There’s another oddly flickering star in the galaxy, and we don’t know what it is.
An international group of scientists has found a new star whose luminosity fluctuates mysteriously, which suggests that it is surrounded by either an unexplained cosmic phenomenon, created by our mysterious universe, or an “alien mega-structure”. Although it’s probably not aliens.
The star in question, dubbed VVV-WIT-07 has been studied by experts who have published the results in the preprint server arXiv.
Astronomers noticed the celestial object while they were examining data from the VISTA Variables program, which studies the central area of the Milky Way, and searched for supernovas and stars that suddenly light up as they explode.
The scientists had observations of VVV-WIT-07 in the period between 2010 and 2018.
During the eight-year study, astronomers noted that the brightness of the star increased and decreased without an established pattern.
Instead of brightening, this star suddenly dimmed. Hence, the team decided to call it VVV-WIT-07, for “What is this?”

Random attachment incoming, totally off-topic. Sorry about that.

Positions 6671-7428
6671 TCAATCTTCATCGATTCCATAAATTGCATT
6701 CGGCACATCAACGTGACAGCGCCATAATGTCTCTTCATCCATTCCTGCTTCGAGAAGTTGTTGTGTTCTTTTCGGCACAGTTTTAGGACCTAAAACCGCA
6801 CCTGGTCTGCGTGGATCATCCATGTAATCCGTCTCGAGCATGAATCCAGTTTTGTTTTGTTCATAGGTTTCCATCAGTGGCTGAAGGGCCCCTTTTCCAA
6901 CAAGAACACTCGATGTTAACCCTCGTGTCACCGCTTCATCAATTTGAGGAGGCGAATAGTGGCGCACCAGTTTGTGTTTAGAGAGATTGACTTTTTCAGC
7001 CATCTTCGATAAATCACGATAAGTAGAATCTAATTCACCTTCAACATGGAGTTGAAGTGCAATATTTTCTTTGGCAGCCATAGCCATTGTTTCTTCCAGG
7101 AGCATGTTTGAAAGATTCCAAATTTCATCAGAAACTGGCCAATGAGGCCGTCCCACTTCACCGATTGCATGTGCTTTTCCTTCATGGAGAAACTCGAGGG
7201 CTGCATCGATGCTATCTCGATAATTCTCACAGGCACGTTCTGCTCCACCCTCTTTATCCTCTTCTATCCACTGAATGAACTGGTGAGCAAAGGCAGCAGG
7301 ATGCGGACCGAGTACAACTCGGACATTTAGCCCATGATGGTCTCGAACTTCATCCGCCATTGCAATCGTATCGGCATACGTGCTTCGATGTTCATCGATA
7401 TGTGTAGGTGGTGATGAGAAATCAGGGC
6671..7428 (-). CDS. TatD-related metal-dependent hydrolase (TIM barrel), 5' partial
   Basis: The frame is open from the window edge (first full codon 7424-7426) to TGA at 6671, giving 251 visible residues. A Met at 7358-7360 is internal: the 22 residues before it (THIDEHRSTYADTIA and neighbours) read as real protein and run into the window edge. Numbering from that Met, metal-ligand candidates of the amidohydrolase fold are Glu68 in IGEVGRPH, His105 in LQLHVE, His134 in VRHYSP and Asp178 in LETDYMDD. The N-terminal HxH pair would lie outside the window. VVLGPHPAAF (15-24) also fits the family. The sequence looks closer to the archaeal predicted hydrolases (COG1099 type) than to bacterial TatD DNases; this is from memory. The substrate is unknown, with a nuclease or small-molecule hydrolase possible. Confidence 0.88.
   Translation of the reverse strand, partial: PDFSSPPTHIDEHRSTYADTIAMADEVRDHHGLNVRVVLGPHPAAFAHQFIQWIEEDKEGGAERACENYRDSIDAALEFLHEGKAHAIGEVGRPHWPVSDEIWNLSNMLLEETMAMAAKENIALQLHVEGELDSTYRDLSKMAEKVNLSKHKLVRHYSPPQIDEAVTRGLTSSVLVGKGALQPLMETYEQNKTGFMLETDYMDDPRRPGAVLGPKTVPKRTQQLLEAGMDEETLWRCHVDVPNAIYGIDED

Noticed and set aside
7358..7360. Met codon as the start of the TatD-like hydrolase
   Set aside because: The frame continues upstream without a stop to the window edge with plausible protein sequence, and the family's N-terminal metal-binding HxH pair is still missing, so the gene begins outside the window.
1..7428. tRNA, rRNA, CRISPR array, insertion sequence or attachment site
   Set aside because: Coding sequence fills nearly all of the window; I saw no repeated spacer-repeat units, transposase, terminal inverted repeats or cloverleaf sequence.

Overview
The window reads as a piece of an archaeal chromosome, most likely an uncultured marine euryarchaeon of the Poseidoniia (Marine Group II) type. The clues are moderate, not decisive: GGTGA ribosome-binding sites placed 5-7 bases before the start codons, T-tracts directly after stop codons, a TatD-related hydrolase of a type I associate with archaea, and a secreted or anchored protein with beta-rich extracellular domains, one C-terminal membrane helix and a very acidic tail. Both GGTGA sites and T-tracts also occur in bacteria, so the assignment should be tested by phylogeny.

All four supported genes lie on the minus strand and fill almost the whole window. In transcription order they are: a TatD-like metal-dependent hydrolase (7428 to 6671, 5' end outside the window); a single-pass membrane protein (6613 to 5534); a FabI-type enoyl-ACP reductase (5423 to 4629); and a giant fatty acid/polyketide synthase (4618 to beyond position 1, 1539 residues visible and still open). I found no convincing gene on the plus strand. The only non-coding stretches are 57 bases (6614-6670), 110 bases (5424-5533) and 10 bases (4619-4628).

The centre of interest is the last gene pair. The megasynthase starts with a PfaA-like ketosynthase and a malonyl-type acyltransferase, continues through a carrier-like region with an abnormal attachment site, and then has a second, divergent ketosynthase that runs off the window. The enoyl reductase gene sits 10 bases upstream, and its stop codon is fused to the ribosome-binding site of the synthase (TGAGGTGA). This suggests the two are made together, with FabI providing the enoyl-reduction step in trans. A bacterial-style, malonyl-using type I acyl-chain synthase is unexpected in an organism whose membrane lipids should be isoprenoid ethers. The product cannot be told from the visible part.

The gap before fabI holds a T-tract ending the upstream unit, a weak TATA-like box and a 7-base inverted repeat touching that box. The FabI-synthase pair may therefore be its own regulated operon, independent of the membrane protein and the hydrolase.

And while everyone would love for it to be aliens, the answer probably isn’t aliens.
An unidentified object
“We don’t know what the object is,” explains astronomer Roberto Saito of the Federal University of Santa Catarina in Florianópolis, Brazil.
“And that’s interesting.” The star could have some sort of orbiting debris that periodically blocks the starlight, but Saito and colleagues say they need more observations to figure out if that’s possible or if the flicker is caused by something else.
Astronomers indicate that the lack of pattern is somewhat similar to Tabby’s star, except that VVV-WIT-07’s light dropped by up to 80 percent, while Tabby’s star dimmed by only about 20 percent.
Another flickering star, J1407 was spotted by astronomers in 2012. That star periodically dims by up to 95 percent, astronomer Eric Mamajek of the University of Rochester in New York and colleagues reported six years ago in a study published in the Astronomical Journal.
“If this phenomenon is the same as what’s happening with Tabby’s star, then we can’t invoke an elaborate explanation for what’s happening in both systems,” Tabetha Boyajian of Louisiana State University in Baton Rouge says.
“If you’re starting to see stars similar to this all over the place, then it’s got to be a really common thing that happens in nature. That’s really cool.”